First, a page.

Before we start, we should remind ourselves that QuickCheck is no replacement for all our example based tests. QuickCheck is really great at ensuring that some invariants hold, but will not handle very specific test cases.

For example, checking that our eval function does output the right number cannot be easily done, except by replicating most of the logic of eval inside the test. This would somehow defeat the purpose of our test.

What we can do however is to check relations between our different interpreters. There are quite a few that should pop in our head. We selected some representative examples below.

 

Optimize should not modify the value of expressions

This property points at an interesting relation between the optimize function and the eval function.

Evaluating an expression should yield the same value as evaluating the optimised expression in the same environment. This should hold for every environment that contains the variables appearing in the non-optimised expression (*).

(*) The “non-optimized” qualifier is necessary. Our last test will show us some interesting twists which make this distinction important.

 

Partial evaluation of constant expressions should yield a number

In the post describing our Arithmetic DSL, we pointed out that eval could be implemented in terms of partial evaluation. If the result of a partial evaluation is a constant term, we just had to unwrap it and get the value of the expression.

This argument was based on the assumption that the partial evaluation is able to fully optimize a constant expression into a single constant term. Since partial is based on optimize, this property should also hold for the later.

The sized function is a quite helpful QuickCheck helper that allows us to inject the size of the input into our generator genCstExpr.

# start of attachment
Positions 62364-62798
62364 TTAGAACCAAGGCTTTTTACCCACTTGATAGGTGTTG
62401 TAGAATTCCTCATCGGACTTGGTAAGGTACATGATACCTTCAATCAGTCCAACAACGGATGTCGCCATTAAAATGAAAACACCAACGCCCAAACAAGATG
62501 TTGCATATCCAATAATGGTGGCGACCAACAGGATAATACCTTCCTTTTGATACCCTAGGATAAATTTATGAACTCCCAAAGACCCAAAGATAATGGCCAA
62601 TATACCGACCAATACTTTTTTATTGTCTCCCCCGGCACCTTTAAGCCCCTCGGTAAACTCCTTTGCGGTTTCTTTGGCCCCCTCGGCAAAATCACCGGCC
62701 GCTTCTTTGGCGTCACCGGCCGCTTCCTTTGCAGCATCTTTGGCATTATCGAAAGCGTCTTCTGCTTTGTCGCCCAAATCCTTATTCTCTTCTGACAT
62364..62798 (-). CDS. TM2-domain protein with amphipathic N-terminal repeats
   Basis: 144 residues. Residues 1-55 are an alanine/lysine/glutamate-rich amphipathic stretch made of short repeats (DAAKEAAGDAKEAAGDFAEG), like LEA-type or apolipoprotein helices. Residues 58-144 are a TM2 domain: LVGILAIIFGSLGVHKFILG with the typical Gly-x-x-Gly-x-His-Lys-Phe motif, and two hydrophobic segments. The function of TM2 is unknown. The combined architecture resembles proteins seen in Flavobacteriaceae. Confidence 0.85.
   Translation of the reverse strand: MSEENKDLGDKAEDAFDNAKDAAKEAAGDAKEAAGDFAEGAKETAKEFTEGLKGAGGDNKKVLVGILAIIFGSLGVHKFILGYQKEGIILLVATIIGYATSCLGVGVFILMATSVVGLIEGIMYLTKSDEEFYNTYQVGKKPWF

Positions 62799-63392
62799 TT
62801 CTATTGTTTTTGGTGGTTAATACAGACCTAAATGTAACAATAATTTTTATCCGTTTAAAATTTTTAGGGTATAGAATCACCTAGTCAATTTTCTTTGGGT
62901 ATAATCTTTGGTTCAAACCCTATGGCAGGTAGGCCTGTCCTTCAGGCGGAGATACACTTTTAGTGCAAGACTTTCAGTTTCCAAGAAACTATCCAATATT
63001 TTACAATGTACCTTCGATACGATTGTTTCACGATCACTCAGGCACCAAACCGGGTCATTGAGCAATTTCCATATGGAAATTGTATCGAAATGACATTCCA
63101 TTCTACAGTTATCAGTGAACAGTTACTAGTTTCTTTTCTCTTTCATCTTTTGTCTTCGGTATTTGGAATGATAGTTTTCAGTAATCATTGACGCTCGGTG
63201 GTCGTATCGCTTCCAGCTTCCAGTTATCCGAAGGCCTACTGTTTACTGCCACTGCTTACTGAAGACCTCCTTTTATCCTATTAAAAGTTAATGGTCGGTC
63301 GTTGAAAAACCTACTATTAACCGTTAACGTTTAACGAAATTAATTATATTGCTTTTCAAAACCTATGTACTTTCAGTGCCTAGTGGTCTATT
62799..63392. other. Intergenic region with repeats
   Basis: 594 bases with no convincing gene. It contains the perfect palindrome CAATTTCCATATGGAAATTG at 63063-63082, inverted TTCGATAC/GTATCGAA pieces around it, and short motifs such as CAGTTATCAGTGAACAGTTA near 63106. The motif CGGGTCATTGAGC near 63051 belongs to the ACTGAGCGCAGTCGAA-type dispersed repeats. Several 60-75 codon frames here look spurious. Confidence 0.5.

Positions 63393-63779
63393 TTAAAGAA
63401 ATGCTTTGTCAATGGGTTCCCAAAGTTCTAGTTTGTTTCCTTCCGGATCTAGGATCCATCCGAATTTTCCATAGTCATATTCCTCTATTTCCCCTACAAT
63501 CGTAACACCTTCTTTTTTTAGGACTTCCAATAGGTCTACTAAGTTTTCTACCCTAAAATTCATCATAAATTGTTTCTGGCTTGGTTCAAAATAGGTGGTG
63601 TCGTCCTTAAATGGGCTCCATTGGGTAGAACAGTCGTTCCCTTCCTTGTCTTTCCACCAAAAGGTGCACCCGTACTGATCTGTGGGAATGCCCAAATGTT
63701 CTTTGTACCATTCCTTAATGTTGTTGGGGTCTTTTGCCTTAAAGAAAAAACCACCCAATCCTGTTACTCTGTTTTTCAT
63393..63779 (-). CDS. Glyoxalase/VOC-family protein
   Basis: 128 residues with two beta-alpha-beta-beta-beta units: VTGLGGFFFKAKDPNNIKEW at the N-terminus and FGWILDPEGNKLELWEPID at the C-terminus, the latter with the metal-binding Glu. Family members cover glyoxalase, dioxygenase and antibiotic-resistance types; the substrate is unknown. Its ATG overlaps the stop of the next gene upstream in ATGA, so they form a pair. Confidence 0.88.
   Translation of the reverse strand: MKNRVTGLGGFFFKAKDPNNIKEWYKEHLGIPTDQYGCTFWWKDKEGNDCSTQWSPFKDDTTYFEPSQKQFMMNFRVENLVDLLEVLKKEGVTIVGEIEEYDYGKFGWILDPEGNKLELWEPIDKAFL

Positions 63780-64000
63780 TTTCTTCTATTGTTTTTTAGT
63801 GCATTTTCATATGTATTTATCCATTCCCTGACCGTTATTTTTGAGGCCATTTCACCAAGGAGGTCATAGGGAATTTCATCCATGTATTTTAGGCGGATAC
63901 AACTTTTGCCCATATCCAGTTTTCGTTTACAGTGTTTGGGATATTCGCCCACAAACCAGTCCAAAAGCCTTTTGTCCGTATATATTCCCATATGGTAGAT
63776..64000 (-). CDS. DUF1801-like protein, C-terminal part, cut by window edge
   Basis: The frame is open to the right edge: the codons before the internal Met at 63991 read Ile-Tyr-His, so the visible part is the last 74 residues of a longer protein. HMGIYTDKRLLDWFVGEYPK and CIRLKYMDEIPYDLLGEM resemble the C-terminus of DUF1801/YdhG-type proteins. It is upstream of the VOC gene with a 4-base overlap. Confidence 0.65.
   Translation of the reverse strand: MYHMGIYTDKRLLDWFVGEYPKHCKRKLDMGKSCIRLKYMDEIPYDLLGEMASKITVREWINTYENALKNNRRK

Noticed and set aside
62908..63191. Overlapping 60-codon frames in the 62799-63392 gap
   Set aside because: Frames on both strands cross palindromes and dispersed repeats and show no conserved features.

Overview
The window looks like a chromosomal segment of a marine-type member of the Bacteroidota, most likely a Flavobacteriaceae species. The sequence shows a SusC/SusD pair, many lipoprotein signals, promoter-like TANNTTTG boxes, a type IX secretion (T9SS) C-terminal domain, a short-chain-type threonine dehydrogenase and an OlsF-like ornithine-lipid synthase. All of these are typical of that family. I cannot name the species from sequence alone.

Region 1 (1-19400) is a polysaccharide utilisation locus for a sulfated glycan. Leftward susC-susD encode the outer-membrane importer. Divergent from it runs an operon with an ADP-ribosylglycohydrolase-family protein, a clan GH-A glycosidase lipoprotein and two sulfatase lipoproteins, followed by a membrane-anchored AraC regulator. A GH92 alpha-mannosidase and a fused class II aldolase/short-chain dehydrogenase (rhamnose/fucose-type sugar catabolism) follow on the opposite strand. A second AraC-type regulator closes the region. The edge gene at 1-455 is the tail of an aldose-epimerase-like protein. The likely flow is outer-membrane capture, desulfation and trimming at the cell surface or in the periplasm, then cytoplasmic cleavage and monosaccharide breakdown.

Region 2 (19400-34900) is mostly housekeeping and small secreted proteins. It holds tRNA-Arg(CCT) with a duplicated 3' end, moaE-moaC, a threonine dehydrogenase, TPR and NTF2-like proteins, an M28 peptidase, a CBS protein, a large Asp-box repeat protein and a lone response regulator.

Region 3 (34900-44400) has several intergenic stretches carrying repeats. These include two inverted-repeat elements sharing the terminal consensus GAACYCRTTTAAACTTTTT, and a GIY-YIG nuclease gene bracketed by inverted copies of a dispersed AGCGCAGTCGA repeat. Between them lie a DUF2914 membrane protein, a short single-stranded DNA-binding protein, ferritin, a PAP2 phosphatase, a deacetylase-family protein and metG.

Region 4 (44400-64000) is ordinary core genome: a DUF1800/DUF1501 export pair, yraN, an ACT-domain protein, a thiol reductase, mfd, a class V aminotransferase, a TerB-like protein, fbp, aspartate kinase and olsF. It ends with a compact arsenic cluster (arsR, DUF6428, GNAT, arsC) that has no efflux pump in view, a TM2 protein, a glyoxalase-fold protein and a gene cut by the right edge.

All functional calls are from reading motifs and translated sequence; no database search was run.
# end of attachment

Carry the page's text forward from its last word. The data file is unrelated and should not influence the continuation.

Dependencies returns the variables needed for evaluation

This property points out at an interesting relation between our evaluation functions and the dependencies.

If each variable identifier returned by dependencies appears in the environment, partial should be able to fully reduce an expression to a constant term.

 
We have the feeling the converse should also hold: if a single variable from an dependencies does not appear in the environment, partial should not be able to fully evaluate an expression.

 
But actually, our property fails…

And indeed, (* g x) does not necessarily require all variables to be bound to get a value out the expression. If either g or x is equal to zero, the expression is trivially equal to zero. The second counter example featuring (* 0 b q) is even more telling.

We discovered that our partial function was in fact able to evaluate expressions that do not have all their variable bound in the environment. QuickCheck discovered this knowledge for us, with only 4 tests.

Using QuickCheck, we can quickly encounter many similar experiences. QuickCheck is quite impressive at proving us wrong. Doing so, it participates rather effectively at increasing the knowledge on our own code.

 

Optimize does not necessarily preserves the dependencies

From the previous experiment, we can deduce that our optimize function does not systematically preserves the dependencies of an expression.

We can express the negation (that it should keep the dependencies of an expression unchanged), and indicate to QuickCheck we expected the property to fail:

Going back to our first test, we now understand why the distinction “non-optimised” in the property definition was quite an important one.

 

Conclusion and what’s next?


We took as example our Arithmetic DSL we build in earlier posts, and used QuickCheck to build some generators and check some properties on it.

Through these experiments, we discussed strategies to build generators and discovered several interesting use cases of QuickCheck:

  • Its ability to reveal some design defects
  • Its ability to test high level relations between functions
  • Its ability to increase our knowledge by proving us wrong
  • Its ability to check that some property can be falsified

Next post will be dedicated to more “exotic” and maybe be less “serious” use cases for QuickCheck.